So maybe I got suckered, maybe I'm spouting the party line; I thought I was directing the flow of our conversation when Hawke was really staying on message. Still, Blaze is a movie about the cost of becoming an artist.


Ben Dickey, a singer-songwriter and Little Rock native, plays Blaze Foley in the movie.

And he's excellent, with a bearish charisma and a hint of unhinged menace flashing occasionally in his eyes. He has been Hawke's friend for a while -- his girlfriend is best friends with Hawke's wife, Ryan Shawhughes -- and he says the idea of him starring as Foley goes as far back as 2006, when the couples took a road trip across Canada, listening to Townes Van Zandt and a burned CD copy of a few of Blaze's songs. Playfully, they batted around the idea of doing a movie that drew on the characters present in songwriting circles in Austin in the '80s.

"Really, I thought he was just being a good friend, you know?" Dickey says from the farm north of Shreveport ("eight miles from Leadbelly's grave") where he lives. "That he was telling me I could do something like that."

But on New Year's Eve 2015, Dickey says, " I watched this notion hit him."

Dickey was visiting Hawke in Brooklyn at the time, and they'd gone out.

"We had a big guitar pull," Dickey says. "We were passing guitars around and being stupid drunk and singing songs and when we went home that night he was completely obsessed, saying, 'I'm going to make this movie.' And it was a little bit overwhelming, I'll be honest with you. The next morning -- he wouldn't let me sleep -- we went on a long walk and he said, 'I've never been more sure about anything ever.'"

So Dickey put his songwriting and a planned tour behind, a record release on hold, took acting classes, and immersed himself in Foley's music. And at first, Hawke toyed with the notion of playing Townes Van Zandt himself. But after reading Sybil Rosen's memoir of her time with Foley, Living in the Woods in a Tree (Rosen co-wrote the Blaze script with Hawke), they decided to bring in Charlie Sexton, an Austin guitar legend and sometime actor (he had a small role in Richard Linklater's Boyhood, where he met Hawke) to play Van Zandt and serve as a de facto consultant.

Sexton, who was a musical child prodigy and had a major label recording deal and a hit record at 16, knew both Van Zandt -- who died on New Year's Day 1997 -- and Foley. (He told the Austin American-Statesman that Foley didn't much like him: "I vividly remember him looking at me and he's like, 'Maybe I should like you but I don't.' I was like exactly the enemy for Blaze ... I had a major-label record deal, and not playing at the folk house or whatever.")

"There was something about Sybil's book that made it inevitable [that Sexton would play Van Zandt]," Dickey says. "The part of Townes had to be so crazy authentic. Not only did Charlie take care of that, but he also brings his representation of Austin ... he knew those people. Blaze loved Charlie's mom. Townes loved Charlie's mom. Once we read the book we knew we had to have him. He just took care of everything, from the standpoint of this is authentic and this is not."

"The moment the movie became real to me was the moment that Charlie said yes," Hawke says. "The movie is pretty well built around Ben and my's friendship ... I wouldn't have made the movie without Ben. It's not like I had the idea to make Blaze then looked around and found Ben."

And Blaze Foley is certainly within Dickey's range -- he has the musicality and the raw talent, the ability to be unself-conscious on camera and to take on some of the trouble and worry of his character. He's probably a better musician than Foley was. More people will likely hear him sing Foley's songs than ever heard Foley sing them.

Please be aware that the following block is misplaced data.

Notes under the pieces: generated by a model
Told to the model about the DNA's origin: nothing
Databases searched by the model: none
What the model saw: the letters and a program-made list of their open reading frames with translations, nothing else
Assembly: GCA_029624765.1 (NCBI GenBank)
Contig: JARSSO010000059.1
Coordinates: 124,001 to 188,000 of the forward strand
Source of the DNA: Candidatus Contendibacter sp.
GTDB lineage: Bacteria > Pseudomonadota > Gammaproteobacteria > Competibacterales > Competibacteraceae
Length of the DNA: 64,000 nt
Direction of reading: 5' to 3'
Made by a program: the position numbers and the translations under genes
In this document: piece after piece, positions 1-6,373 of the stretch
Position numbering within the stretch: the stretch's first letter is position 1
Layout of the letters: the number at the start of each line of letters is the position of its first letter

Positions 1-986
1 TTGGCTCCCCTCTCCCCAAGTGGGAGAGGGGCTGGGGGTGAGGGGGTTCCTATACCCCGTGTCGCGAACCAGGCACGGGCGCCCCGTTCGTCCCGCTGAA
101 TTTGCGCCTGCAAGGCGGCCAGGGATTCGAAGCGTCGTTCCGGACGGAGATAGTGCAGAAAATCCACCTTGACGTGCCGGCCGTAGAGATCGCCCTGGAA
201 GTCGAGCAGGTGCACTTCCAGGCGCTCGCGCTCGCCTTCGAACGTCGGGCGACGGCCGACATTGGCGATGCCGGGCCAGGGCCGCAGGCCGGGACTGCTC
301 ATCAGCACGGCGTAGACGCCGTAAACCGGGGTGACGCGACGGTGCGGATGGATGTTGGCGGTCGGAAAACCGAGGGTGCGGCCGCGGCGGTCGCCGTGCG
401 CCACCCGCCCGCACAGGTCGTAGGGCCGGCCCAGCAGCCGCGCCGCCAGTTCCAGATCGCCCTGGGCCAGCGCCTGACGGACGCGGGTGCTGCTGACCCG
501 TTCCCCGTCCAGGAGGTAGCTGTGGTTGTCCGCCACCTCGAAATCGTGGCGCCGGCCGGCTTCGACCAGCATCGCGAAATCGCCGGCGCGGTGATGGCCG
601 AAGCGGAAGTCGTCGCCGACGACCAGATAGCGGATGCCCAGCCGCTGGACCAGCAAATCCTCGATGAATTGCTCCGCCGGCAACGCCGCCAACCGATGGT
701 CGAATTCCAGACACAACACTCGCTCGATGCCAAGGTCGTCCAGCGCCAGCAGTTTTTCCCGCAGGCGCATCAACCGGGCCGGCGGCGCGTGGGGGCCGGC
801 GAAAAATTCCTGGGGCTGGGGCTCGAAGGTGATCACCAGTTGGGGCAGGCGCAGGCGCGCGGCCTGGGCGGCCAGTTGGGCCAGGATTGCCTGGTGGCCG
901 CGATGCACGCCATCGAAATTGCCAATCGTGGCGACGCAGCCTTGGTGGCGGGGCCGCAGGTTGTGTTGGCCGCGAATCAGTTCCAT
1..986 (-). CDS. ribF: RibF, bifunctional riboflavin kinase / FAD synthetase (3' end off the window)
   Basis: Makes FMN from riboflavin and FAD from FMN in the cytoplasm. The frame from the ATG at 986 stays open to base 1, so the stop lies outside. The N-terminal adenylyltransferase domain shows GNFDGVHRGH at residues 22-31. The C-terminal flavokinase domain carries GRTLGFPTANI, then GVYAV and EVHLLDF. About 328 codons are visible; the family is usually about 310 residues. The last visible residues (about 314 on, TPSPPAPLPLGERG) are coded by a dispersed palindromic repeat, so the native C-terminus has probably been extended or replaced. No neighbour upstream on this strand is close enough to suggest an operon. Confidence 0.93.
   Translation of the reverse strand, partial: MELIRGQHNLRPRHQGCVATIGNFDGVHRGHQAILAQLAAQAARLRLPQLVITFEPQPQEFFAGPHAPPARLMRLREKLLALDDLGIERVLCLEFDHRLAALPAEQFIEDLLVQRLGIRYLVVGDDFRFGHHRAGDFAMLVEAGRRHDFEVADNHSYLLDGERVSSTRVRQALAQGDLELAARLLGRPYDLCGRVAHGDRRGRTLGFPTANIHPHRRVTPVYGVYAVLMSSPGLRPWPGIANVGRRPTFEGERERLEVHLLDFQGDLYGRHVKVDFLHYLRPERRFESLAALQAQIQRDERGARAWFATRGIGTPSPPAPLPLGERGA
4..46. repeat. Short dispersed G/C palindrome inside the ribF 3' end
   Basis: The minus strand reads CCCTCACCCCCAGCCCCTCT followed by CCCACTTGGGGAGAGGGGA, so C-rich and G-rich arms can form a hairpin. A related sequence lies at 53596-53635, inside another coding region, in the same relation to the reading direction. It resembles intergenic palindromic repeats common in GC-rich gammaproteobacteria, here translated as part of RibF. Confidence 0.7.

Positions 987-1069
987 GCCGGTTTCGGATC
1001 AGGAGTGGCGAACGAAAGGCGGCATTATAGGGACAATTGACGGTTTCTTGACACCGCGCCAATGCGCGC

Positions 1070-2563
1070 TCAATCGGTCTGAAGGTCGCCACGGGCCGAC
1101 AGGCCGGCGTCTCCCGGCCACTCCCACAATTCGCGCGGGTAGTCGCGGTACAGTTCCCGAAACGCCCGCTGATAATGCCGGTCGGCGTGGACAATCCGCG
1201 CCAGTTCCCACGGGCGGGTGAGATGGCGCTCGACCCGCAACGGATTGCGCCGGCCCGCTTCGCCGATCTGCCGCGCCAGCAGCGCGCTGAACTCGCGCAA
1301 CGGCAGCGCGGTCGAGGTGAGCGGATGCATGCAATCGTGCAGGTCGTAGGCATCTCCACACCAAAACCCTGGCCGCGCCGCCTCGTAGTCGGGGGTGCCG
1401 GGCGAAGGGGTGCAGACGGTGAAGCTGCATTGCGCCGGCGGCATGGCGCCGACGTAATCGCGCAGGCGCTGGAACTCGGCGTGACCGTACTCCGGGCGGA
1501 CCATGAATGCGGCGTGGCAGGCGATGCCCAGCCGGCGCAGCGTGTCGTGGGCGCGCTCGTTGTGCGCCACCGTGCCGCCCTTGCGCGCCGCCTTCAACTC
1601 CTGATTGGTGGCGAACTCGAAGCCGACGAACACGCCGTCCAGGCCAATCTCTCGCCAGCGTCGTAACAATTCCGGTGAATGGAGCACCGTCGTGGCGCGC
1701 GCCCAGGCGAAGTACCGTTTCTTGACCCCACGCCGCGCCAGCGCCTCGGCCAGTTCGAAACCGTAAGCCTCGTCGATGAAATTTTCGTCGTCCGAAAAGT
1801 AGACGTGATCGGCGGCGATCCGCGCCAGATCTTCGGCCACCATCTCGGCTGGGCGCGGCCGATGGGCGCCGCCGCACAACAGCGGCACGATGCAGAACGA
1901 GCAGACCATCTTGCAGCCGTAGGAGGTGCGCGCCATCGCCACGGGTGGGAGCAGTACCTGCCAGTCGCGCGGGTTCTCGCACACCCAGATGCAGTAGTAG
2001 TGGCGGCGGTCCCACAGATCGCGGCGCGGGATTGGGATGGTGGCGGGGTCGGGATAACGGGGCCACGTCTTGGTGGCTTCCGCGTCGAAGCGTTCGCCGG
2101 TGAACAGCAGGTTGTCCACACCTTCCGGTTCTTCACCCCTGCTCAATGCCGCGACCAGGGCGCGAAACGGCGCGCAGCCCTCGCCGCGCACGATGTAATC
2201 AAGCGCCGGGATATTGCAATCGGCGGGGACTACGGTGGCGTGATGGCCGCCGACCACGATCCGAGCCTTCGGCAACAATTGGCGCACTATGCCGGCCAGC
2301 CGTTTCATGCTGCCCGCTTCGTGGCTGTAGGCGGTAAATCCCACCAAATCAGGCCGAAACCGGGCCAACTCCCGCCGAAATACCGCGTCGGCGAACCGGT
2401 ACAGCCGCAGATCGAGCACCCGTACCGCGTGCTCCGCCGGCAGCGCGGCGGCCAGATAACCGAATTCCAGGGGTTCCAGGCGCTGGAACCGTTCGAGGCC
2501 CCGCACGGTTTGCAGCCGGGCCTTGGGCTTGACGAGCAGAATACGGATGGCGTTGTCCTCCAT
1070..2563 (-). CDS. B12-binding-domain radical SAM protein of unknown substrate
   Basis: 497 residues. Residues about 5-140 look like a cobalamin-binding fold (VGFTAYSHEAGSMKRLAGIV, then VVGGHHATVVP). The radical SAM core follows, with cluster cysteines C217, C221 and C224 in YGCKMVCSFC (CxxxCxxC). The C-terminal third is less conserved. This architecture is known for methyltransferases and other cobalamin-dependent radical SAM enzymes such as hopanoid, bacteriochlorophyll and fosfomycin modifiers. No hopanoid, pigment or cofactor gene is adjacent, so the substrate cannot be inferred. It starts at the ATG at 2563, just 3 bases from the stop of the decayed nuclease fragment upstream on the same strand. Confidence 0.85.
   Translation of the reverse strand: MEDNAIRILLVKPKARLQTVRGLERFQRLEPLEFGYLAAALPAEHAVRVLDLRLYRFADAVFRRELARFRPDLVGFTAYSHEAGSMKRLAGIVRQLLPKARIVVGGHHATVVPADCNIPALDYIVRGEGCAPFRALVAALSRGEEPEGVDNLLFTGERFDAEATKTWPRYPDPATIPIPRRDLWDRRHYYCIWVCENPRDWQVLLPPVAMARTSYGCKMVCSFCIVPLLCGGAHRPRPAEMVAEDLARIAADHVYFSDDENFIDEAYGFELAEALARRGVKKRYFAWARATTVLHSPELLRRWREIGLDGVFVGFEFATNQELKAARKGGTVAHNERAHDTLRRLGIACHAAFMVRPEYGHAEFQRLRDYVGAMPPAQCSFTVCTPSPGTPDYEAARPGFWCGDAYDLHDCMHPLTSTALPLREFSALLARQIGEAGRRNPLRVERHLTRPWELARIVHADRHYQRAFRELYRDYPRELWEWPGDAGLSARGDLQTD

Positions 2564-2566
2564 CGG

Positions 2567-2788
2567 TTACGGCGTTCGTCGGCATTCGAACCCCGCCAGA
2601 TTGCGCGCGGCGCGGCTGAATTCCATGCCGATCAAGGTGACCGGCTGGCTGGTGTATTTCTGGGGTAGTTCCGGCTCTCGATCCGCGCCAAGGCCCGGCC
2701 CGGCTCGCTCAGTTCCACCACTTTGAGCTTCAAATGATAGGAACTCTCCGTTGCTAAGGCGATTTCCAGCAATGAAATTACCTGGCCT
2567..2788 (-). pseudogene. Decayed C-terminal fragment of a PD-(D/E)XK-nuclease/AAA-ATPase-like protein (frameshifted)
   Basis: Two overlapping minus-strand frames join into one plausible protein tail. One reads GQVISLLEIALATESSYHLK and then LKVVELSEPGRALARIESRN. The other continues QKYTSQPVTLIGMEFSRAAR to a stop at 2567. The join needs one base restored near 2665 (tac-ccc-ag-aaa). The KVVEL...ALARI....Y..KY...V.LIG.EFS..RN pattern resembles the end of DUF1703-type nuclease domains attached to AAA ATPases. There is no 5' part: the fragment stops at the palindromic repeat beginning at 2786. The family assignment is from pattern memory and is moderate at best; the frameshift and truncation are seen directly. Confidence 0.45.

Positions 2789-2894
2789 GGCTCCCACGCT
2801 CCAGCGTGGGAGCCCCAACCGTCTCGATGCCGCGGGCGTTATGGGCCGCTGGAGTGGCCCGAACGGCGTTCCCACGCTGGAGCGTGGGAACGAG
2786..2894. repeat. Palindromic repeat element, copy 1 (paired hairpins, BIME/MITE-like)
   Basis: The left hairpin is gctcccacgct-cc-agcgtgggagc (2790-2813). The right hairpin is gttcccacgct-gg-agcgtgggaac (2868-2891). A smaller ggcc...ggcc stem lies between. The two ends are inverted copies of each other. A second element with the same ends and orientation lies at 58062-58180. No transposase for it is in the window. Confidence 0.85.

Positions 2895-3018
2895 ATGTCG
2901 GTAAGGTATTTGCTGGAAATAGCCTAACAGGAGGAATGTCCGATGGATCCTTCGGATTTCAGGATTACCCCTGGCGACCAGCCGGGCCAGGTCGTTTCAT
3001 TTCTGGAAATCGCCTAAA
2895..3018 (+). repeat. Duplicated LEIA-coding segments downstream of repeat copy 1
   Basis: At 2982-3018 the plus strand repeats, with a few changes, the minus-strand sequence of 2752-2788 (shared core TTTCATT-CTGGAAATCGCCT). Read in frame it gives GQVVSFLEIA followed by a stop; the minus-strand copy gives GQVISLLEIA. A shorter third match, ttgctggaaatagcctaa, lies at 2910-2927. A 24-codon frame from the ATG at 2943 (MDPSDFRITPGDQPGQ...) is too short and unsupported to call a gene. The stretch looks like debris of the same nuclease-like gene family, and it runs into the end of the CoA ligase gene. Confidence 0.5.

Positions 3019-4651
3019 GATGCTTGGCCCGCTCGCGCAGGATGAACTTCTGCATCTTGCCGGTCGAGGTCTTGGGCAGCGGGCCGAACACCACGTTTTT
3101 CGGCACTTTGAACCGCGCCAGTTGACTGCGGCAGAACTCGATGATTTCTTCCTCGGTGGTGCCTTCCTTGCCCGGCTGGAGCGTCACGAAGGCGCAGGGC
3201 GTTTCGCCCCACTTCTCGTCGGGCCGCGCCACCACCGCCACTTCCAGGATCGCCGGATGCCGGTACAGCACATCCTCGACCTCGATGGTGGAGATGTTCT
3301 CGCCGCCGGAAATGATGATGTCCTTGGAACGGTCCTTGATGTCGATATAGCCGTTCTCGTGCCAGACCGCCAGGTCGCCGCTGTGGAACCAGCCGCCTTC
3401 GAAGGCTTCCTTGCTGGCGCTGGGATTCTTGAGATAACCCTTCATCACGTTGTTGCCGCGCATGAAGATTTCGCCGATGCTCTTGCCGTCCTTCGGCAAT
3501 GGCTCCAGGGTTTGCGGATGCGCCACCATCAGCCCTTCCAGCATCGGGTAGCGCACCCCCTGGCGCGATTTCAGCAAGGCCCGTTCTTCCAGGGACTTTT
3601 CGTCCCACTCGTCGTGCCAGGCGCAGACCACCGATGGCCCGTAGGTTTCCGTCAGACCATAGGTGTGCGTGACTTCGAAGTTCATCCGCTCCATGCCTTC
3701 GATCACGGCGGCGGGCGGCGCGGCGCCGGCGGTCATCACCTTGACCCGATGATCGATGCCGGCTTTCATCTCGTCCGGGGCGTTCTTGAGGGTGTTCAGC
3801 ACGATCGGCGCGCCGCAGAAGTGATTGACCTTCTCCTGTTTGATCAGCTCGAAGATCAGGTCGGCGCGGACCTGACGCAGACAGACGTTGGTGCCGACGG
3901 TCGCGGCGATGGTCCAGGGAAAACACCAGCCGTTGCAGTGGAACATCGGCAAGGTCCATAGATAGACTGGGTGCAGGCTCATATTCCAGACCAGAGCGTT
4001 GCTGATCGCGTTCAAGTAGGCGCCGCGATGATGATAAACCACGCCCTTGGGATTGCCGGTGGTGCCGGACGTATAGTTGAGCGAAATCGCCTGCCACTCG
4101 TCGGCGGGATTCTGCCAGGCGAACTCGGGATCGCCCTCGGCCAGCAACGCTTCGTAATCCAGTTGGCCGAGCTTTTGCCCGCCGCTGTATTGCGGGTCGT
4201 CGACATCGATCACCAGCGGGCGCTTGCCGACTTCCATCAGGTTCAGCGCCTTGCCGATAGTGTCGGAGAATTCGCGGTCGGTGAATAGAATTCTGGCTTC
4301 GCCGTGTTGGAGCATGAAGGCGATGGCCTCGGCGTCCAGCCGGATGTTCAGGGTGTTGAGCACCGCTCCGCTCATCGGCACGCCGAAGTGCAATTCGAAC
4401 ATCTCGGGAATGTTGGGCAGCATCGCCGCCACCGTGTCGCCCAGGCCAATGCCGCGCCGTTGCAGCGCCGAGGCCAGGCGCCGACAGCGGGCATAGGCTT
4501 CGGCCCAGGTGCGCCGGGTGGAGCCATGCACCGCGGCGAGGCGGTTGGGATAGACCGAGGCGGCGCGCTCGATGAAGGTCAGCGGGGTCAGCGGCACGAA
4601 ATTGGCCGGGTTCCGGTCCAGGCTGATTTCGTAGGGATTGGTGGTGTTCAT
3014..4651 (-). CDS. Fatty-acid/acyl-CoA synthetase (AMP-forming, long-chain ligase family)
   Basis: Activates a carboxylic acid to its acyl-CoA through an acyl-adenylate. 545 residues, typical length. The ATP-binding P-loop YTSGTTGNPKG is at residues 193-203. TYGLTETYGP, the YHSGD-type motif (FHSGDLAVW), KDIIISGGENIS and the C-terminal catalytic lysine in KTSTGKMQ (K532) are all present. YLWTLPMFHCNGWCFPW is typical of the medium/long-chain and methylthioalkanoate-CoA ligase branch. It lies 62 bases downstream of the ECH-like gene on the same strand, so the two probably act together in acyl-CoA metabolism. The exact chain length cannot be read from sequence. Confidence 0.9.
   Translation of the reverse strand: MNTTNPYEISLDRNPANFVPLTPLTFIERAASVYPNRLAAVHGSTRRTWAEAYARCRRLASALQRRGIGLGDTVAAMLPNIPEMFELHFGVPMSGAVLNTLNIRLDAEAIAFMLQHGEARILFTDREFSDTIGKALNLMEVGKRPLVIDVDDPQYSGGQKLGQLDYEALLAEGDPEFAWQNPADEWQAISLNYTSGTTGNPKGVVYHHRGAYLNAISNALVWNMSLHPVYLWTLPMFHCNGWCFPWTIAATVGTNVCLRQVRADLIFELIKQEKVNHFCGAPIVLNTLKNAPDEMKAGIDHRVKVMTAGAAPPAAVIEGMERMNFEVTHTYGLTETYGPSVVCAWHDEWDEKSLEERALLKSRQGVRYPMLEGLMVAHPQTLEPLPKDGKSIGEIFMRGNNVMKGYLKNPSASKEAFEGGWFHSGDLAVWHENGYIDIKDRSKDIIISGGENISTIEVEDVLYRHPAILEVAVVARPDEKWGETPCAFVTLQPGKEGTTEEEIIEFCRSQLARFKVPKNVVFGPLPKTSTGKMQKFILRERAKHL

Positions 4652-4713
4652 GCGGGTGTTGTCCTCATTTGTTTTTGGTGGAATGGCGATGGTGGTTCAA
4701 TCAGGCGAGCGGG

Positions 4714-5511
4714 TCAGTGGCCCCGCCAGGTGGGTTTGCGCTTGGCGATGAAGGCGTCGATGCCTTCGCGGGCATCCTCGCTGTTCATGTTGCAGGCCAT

But Blaze is anything but a conventional bio-pic. Foley's arc isn't the traditional one of overcoming and achieving. You could even make the argument that Foley doesn't change much. He persists until he doesn't -- he didn't leave anything behind except a handful of songs and a guitar he left to Townes Van Zandt, who allegedly wrote "Marie" on it after Foley died; which makes Sexton as Van Zandt's staggeringly painful rendition of it in the movie anachronistic. But then Blaze is a work of art, not of journalism.

"Every ... music bio-pic is about some famous musician," Hawke says. "And it almost sub-texturally says to you that you are of value if you are famous. Your story is worth telling if you make it. And if you never get that record contract, then your story isn't valuable. It's a subtle lie that permeates our culture -- and it's exacerbated by a lot of things going on right now.

"I saw an interview with Paul Newman near the end of his life ... and [the interviewer] was giving him all this credit for being humble. And he said, 'Stop giving me credit for being humble. It's actually insulting ... I'm intelligent and every intelligent person knows that a big part of why I've earned millions of dollars from acting is the color of my eyes. So if I walk around like I'm more special than somebody else because I'm more photogenic then I'm a moron. I'm not humble. I'm intelligent.'"

Hawke pauses. It's like he decides something.

"Commerciality isn't a barometer of talent, it's a barometer of what is popular right now."

Hawke has been commercial; he's been in popular movies. He could have been, and maybe he is still, a movie star. But he's intelligent, not humble. And just because you know his name and what he looks like, that has nothing to do with what he means to be. I believe him when he says that.

Maybe he's a really good actor, someone who makes his living stealing your empathy.

Maybe I'm his accomplice, abetting his public relations campaign.

Anyway, he left his wallet somewhere. I pay for coffee. So he owes me.


MovieStyle on 09/28/2018

Print Headline: Blazing his own trail: Ethan Hawke is a successful actor, writer and director, but he’s still a college freshman at heart

Sponsor Content


You must be signed in to post comments